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August 7, 2023

India to Promote Mining of Lithium and Five Other Critical Minerals

On 2 August 2023, India’s Parliament passed the Mines and Minerals (Development and Regulation) Amendment Bill, 2023 (“Amendment Bill”) to amend the Mines and Minerals (Development and Regulation) Act, 1957 (“Act”).1See The Mines and Minerals (Development And Regulation) Amendment Bill, 2023, available at; Times of India, “Bill allowing private companies to mine lithium gets Parliament nod,” 3 August 2023, available at:  The Act regulates the mining sector in India and includes the conditions and requirements for obtaining leases to conduct mining operations within India.  The Amendment Bill, which now awaits the President’s assent, will allow commercial mining of several critical minerals in India, including lithium, beryllium, titanium, niobium, tantalum and zirconium.  Such minerals are essential in the production of mobile phones, electric vehicles, solar panels, semi-conductors and wind turbines.  The Amendment Bill follows the discovery of large reserves of lithium in Jammu and Kashmir, a union territory of India.2BBC, “Jammu and Kashmir: India’s first big lithium find boosts electric car hopes,” 10 February 2023, available at:  As the Amendment Bill seeks to allow private companies to mine lithium for the first time, these developments are of particular interest to mining companies looking to invest in India.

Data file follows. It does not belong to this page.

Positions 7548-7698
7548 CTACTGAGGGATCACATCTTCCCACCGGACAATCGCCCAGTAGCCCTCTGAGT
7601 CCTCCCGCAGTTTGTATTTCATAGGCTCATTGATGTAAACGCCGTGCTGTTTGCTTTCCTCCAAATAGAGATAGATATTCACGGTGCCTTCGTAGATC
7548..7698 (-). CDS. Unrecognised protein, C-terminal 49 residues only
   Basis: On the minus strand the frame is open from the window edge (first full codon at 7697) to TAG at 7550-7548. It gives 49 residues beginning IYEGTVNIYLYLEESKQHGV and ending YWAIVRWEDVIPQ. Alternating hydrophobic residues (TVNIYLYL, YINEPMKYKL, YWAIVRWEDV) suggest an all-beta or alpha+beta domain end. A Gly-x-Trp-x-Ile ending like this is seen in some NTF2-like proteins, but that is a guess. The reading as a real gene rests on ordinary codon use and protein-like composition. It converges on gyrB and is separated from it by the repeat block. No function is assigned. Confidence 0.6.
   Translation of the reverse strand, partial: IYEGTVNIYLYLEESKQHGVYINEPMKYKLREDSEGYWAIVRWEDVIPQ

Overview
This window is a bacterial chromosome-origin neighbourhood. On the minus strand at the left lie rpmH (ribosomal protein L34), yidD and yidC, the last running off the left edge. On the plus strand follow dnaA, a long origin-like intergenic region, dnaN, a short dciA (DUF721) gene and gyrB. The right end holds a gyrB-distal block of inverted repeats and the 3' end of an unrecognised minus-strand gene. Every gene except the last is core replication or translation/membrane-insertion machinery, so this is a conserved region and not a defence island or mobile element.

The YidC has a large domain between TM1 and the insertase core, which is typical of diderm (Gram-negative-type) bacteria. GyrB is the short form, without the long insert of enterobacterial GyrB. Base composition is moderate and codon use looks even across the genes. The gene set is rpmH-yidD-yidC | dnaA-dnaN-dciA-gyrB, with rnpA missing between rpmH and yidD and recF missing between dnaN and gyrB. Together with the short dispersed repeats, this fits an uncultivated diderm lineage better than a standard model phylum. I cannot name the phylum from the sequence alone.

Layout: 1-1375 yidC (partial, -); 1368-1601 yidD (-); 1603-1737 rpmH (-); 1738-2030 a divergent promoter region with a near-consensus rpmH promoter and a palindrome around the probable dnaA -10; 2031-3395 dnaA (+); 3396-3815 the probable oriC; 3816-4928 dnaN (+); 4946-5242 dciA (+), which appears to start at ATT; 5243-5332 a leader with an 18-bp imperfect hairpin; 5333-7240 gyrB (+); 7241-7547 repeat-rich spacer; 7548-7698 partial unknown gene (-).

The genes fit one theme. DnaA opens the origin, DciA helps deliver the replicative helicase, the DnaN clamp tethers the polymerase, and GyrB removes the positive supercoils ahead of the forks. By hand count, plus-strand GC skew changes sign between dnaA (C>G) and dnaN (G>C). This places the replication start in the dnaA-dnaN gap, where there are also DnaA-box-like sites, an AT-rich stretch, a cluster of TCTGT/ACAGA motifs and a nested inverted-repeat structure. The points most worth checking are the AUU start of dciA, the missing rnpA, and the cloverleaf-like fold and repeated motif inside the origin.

It is premature to know with certainty how the Amendment Bill will impact the mining of lithium in India.  Nevertheless, the Amendment Bill’s swift passage in Parliament is consistent with India’s prior announcements of mining reform to encourage private sector participation, and with India’s aspirations of becoming a green industrial power.3Government of India, National Mineral Policy, 2019, available at:  The passage is also good news for mining companies wishing to invest in India. 

The passage of the Amendment Bill recalls India’s opening of petroleum exploration and production operations to private companies under the New Exploration Licensing Policy (NELP) in the late 1990s.  However, private companies’ experiences under the NELP regime, which was arguably inconsistently enforced compared to original expectations and created more uncertainty than initially anticipated,4See e.g.Union of India v Reliance Industries Ltd & Anor [2022] EWHC 1407 (Comm). also serve as a reminder to approach investment in lithium mining in India with tempered optimism.  The conditions of India’s recently-discovered lithium deposits also appear to present unique engineering and environmental challenges.5The Telegraph, “‘As geopolitically important as oil’: Lithium mining could transform India – but is trouble looming?,” available at:  Ultimately, such necessary and prudent caution should not detract from the exciting potential for investment in extraction of a mineral widely dubbed “the new gasoline.”6USA Today, “The 'white gold' rush: Why lithium demand is skyrocketing and what it means for consumers,” available at:

The Current Act and Rules